Capture great photos for your holiday cards

From now to December is a time for celebration and whether you celebrate Christmas, Kwaanza or Hanukkah, chances are that your house will be filled with fun and laughter and a decoration or two at least.

This fun time of the year is ripe for photographing opportunities and Christmas itself is one of the most popular topics for photography. To ensure you have plenty of photos of family and friends to keep for posterity, over the next few weeks I’ll be posting my best tips for capturing seasonal images.

My shopping list for seasonal photos starts with the months leading up to Christmas and includes taking photos for the Christmas cards.

This is a great time to get started, gather everyone together, find a great place to shoot and get to work. It helps if everyone is coordinated clothing-wise – it doesn’t have to be white shirts and dark trousers (and is probably best not to be), but it is best to avoid shirts with advertising and obvious graphics. So go plain rather than fancy and make sure everyone’s colors if they aren’t the same at least work together as a group. If you want to do so, grab some Christmas hats to illustrate the season.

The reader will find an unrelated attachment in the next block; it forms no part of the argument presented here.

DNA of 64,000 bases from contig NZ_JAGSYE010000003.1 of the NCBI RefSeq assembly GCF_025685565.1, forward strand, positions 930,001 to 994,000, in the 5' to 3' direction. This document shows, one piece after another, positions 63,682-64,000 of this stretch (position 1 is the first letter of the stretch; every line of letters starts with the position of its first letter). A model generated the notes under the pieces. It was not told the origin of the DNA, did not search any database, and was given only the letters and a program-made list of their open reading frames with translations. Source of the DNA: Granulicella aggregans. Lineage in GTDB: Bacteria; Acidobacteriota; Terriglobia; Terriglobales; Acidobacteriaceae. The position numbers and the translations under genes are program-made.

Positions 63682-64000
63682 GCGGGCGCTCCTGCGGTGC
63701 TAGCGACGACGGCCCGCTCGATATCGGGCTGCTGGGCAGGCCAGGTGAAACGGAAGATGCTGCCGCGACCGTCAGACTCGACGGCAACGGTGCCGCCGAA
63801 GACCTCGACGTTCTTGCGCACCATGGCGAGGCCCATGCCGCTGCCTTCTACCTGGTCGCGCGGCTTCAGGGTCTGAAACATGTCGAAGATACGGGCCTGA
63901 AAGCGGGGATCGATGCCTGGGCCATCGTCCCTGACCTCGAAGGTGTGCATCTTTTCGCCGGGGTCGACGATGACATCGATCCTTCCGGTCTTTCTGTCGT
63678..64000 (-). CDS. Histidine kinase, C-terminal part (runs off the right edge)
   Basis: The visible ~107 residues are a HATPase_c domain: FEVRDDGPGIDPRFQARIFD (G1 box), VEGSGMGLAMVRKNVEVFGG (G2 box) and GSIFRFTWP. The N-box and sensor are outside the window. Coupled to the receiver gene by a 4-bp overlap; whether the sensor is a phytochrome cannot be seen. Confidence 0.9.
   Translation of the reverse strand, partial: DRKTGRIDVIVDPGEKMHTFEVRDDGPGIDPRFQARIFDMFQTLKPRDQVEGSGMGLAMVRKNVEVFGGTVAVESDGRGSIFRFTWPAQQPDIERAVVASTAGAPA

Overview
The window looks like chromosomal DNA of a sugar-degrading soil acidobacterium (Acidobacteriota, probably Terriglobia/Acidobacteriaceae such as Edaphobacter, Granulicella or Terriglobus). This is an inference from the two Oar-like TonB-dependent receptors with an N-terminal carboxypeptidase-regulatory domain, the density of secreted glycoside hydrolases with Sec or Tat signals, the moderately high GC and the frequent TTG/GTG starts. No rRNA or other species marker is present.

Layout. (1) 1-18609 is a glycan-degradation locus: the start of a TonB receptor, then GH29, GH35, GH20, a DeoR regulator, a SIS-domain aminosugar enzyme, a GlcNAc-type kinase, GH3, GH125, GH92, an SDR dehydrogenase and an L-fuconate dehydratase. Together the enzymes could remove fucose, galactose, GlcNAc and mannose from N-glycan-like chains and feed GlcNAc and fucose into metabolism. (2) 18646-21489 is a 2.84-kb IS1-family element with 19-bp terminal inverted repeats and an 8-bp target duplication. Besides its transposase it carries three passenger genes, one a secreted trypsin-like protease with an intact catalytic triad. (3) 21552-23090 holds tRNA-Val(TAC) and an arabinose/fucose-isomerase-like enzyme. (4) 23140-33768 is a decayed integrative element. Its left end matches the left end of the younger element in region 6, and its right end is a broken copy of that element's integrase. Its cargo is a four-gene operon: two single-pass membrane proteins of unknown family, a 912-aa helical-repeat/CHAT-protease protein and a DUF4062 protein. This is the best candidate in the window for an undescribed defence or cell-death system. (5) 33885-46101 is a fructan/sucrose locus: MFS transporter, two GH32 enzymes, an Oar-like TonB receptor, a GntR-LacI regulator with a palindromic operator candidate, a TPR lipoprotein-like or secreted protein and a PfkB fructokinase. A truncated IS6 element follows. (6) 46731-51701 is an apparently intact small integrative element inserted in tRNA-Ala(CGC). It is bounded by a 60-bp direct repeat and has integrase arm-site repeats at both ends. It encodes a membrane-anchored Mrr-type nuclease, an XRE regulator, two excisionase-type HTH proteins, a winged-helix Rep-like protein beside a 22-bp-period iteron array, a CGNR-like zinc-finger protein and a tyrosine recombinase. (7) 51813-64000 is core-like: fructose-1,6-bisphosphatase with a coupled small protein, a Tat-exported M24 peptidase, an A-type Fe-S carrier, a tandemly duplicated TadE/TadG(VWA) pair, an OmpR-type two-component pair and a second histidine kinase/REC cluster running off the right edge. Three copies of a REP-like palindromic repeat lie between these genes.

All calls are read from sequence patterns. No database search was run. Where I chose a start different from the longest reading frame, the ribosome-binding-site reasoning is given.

These photos should be fun so approach the task with plenty of time to enjoy the process. Have toys to entertain small kids and water and snacks for everyone.

A good place to photograph is where you have an uncluttered or at least a pleasing background and somewhere to sit that is out of full sun. Photographing early morning or early evening is good if you can do so because the light is better.

Think about the aspect ratio of your cards – do you need portrait or landscape orientation images – and then shoot to this ratio because it is  cumbersome to have to change the image dimensions later on.

If you’re shooting young children then increase the ISO a bit so you can shoot faster, this will give you a good chance of capturing an image without blur and in focus. Keep shooting and take more images than you think you need, if you have young children, chances are that their eyes will be closed, they will be looking away or you won’t get them all looking good at once without some perseverance.

Shoot some single shots too – it is fun to be able to include some loose images of the kids in cards going overseas or to relatives interstate.

Finish the shoot and the final edits in plenty of time to have your cards printed and ready to write and send well before Christmas.

Helen Bradley